Plate Tectonics and People

Maurice Ewing

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Biographical Information

Columbia University

Maurice Ewing (1906 - 1974) was an American geophysicist, oceanographer, and a pioneer of ocean floor research. He was born in rural Texas to a large farm family.  His expertise in mathematics led him to be offered a scholarship to Rice University at a young age, eventually earning a Ph.D. in physics.  "Doc" Ewing taught physics at the University of Pittsburgh and Lehigh University before becoming a professor of geology at Columbia in 1947, where he worked until 1972.  Also an intense researcher, he collected years worth of core data from the world's ocean floors, bringing the ocean basins into view for the first time.  Results from his research laid groundwork for further discoveries that would shape plate tectonics in the Earth Sciences.


Specific contributions to plate tectonic theory

Maurice Ewing became familiar with techniques for analyzing subsurface geology while doing sidework for oil companies.  Using dynamite to produce seismic waves that would reveal underground structures, he then took the idea to the ocean.  In 1935, Dr. Ewing discovered the continental shelf off of the Atlantic coast of the United States was not a permanent feature of the continent, but a wedge of eroded sediments over 4,000m thick sitting on top of ocean bedrock.

In 1947, the National Geographic Society commissioned Ewing to explore the mysterious ridge which had been discovered in the middle of the Atlantic Ocean.  His finding revealed only a thin layer of sediments, not several billion years old, but just 100-200 million years worth of sedimentation.  In addition, the young and thin ocean crust was made of volcanic basalt and not sunken continental material.  After two more sucessive expeditions to the ridge, Ewing founded the Columbia Lamont Geological Observatory  (now known as the Lamont-Doherty Earth Observatory) in 1949 with the main mission of studying the ocean floor.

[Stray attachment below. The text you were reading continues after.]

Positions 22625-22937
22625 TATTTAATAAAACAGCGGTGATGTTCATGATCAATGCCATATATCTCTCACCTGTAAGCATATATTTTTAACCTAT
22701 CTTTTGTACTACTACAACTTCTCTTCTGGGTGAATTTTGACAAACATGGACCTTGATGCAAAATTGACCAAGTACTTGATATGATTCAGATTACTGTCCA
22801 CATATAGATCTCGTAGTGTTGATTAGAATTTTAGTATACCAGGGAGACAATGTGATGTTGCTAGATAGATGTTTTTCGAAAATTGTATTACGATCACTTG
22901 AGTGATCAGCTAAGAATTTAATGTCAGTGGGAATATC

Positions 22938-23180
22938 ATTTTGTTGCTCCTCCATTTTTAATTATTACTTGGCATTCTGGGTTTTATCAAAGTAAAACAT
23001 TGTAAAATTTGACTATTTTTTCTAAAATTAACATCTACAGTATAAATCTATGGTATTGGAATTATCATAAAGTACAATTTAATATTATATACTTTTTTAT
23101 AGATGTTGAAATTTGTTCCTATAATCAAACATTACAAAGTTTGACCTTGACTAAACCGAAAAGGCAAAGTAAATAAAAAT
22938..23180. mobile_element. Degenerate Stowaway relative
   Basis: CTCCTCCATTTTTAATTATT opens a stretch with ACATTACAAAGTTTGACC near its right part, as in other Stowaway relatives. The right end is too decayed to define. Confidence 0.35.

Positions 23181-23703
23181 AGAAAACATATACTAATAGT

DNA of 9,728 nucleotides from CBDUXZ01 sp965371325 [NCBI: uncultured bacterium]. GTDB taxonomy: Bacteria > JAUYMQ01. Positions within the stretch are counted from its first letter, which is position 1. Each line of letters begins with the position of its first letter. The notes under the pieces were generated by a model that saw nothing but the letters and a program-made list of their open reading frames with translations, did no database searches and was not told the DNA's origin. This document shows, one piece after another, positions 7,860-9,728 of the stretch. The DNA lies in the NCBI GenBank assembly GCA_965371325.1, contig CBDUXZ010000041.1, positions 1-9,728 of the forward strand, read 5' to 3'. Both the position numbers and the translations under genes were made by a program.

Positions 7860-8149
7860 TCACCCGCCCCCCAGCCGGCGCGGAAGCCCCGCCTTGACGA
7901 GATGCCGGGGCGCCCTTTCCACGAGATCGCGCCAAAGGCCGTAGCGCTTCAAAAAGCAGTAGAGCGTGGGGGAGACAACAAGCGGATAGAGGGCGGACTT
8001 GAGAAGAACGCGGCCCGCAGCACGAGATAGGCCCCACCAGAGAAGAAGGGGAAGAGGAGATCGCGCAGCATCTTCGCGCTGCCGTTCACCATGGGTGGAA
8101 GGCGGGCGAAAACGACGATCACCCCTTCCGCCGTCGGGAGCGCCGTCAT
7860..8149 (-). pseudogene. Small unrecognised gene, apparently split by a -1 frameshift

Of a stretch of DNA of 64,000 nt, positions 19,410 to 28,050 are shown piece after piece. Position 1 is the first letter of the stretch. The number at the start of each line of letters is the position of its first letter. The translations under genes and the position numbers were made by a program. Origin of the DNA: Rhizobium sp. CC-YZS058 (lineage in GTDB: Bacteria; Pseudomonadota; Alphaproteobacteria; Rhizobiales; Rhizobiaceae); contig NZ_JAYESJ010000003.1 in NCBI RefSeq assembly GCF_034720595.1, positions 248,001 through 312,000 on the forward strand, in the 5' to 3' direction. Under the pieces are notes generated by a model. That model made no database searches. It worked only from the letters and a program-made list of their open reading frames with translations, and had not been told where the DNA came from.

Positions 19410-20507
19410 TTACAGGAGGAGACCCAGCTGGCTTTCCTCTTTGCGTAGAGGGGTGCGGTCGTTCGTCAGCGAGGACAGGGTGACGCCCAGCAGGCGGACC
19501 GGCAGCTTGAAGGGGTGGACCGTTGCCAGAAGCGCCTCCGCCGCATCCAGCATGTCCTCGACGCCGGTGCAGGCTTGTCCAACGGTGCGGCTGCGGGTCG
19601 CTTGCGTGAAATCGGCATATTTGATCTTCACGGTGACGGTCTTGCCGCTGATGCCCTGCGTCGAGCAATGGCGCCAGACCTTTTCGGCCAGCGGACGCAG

Dr. Ewing's near constant ocean research created a need for a map of the Atlantic sea-floor.  He assigned the job to Bruce Heezen and Marie Tharp, who produced a stunning 3-D physiographic map of the North Atlantic Ocean in 1959.  As his research expanded, eventually maps created from cores, sonar data, and earthquake data revealed that the mid-ocean ridge was a global system of volcanic mountains.  (see Heezen & Tharp "World Ocean Map" below)  Although hidden underwater, it was, indeed, the largest geological feature on the Earth.  The discovery was considered one of the most important in the Earth Sciences during the 20th century.

The maps also created a need to reexamine traditional theories about the Earth's geologic processes.  As a natural response to such a startling discovery, subsequent research would reveal that the newest crust is being created at the ridge system.  Support for this came, in large part, from magnetic striping of ocean floor rocks showing rock ages increasing with distance away from the ridge's rift valley.  Harry Hess, from Princeton, combined the ridge system with the findings of great plunging crustal trenches in the Pacific to lay out his theory that the seas were spreading open.  With sea-floor speading now accepted, it did appear the Earth's continents were in motion afterall, and the plate tectonics revolution was on.

Heezen & Tharp - Expanded Physiographic Map of the World's Ocean Basins.

Other interesting scientific contributions